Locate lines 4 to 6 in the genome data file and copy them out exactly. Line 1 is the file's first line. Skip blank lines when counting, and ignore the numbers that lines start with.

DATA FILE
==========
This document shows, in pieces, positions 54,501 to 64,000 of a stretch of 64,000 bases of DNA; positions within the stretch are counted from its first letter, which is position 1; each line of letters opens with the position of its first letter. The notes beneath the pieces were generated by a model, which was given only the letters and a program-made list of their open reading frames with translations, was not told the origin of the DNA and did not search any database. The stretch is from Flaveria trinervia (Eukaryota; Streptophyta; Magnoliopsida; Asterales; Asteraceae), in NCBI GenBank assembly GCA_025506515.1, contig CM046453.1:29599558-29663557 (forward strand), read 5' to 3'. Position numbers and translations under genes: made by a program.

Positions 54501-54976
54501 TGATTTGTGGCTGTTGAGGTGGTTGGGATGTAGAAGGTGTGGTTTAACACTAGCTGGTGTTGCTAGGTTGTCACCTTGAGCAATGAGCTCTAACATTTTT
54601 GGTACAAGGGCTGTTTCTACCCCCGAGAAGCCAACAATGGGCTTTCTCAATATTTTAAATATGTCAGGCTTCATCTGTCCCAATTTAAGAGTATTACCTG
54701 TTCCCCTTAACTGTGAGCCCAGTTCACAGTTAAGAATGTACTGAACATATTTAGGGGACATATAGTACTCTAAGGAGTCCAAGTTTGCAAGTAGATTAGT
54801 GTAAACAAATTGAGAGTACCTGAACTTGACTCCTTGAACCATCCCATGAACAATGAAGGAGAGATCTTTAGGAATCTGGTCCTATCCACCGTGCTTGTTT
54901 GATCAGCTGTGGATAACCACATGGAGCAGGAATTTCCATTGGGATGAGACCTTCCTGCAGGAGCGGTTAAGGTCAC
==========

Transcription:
54601 GGTACAAGGGCTGTTTCTACCCCCGAGAAGCCAACAATGGGCTTTCTCAATATTTTAAATATGTCAGGCTTCATCTGTCCCAATTTAAGAGTATTACCTG
54701 TTCCCCTTAACTGTGAGCCCAGTTCACAGTTAAGAATGTACTGAACATATTTAGGGGACATATAGTACTCTAAGGAGTCCAAGTTTGCAAGTAGATTAGT
54801 GTAAACAAATTGAGAGTACCTGAACTTGACTCCTTGAACCATCCCATGAACAATGAAGGAGAGATCTTTAGGAATCTGGTCCTATCCACCGTGCTTGTTT